And when those around us also feel loved and appreciated, our well-being is deepened and amplified.
When Greta Thunberg calls out to us — to all of us, of course, but especially to our leaders — she is speaking to something deep inside every person. She is speaking to that part of us that wants happiness for ourselves, but also wants it for everyone else around us.
Every tradition has held this principle of collective well-being as indispensable key to happiness.
Newborn babies are instantly and profoundly disturbed when witness to unwarranted aggression, either towards themselves or between others in their presence. In a similarly intense way, they are enthralled and delighted by cheerful and loving interactions between themselves and others, and among the people around them. These responses are not learned; they are inherent in us. They are, if you like, an internalized moral compass, built into our fundamental nature, and present in every child born everywhere.
Another undeniable characteristic of newborn babies is their utter dependency on those around them for survival. To a greater or lesser degree, we retain some of that dependency throughout our entire lives.
Without the support of our families, or our friends, or our neighbours, our lives are in unmistakable jeopardy. And that dependency on the support of others extends far more broadly than to our personal circle. Most of us don’t grow our own food, or deliver water, energy or fuels or a variety of other resources to our homes; we depend on established social structures and services to do that for us. Most of us don’t defend ourselves against the violence of others, beyond a brief moment or two; we rely on police and others to ensure that our basic physical integrity is respected. We don’t personally punish those who offend or harm us, but rely on others to do this on our behalf, following principles that civil society deems acceptable.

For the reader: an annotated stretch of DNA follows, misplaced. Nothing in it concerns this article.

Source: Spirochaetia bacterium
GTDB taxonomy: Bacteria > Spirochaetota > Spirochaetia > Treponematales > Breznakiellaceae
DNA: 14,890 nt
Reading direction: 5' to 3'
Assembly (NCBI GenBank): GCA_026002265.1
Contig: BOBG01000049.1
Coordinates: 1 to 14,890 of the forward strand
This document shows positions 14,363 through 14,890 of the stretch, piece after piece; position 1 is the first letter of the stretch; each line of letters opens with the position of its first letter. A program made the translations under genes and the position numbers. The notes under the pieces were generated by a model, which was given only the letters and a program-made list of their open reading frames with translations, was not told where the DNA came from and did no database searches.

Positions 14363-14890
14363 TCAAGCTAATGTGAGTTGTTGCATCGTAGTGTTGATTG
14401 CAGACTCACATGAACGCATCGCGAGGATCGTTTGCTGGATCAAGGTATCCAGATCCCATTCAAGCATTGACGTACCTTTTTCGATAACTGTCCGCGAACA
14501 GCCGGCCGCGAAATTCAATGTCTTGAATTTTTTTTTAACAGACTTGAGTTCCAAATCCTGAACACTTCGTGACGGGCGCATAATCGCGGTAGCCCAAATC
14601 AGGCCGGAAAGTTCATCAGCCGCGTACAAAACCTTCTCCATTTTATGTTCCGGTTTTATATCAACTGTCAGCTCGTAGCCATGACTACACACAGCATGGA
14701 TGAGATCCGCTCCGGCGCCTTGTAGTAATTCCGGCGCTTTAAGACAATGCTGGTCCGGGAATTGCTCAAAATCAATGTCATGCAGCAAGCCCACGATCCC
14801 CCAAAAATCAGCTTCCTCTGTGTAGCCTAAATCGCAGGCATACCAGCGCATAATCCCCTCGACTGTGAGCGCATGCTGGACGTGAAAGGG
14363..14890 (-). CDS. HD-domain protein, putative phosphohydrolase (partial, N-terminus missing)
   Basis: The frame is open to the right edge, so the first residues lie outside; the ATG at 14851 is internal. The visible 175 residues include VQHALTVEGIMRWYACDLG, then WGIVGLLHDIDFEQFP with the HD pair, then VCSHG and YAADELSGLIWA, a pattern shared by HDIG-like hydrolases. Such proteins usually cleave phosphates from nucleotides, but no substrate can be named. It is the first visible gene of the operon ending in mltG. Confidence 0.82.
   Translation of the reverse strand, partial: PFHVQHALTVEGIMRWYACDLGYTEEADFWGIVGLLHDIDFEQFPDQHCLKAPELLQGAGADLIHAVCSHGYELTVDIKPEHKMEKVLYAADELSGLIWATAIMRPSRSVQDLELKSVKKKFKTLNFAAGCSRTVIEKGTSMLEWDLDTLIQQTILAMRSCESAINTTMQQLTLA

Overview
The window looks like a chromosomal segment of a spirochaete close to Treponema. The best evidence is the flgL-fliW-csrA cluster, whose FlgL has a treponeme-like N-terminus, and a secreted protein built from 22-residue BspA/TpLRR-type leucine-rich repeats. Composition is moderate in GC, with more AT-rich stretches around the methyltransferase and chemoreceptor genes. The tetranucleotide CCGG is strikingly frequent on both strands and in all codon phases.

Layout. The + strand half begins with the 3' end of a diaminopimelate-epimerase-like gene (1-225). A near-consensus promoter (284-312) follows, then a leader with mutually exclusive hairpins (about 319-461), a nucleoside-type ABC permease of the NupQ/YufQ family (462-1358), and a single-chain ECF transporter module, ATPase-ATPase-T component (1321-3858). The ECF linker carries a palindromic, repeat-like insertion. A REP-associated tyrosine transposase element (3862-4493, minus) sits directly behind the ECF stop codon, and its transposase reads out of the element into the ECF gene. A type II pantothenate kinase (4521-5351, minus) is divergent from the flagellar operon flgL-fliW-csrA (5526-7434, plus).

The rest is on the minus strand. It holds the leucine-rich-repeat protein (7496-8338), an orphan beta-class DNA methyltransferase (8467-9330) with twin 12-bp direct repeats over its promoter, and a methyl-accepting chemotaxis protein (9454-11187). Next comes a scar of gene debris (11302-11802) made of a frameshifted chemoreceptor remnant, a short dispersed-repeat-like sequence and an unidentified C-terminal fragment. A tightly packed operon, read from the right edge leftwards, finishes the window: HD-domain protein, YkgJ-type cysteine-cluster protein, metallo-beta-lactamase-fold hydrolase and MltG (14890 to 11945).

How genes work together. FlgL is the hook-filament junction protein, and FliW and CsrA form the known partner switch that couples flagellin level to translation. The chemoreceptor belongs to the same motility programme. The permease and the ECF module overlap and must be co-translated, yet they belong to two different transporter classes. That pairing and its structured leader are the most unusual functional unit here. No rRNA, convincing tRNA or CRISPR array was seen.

We also derive enormous satisfaction from acting in a supportive manner towards those around us. The volunteer, non-profit sector is today one of the fastest growing segments of human society, fuelled as it is by a deep instinct to do good in the world.
We are thus enmeshed in a web of social connections and interactions, from the beginning to the end of our lives. If that web fails us, or rejects us, in many respects our lives come to a painful and often harrowing end.
But we are also embedded in a far grander and more critically important web of connections and interactions than that.
When nature speaks, we have no choice but to listen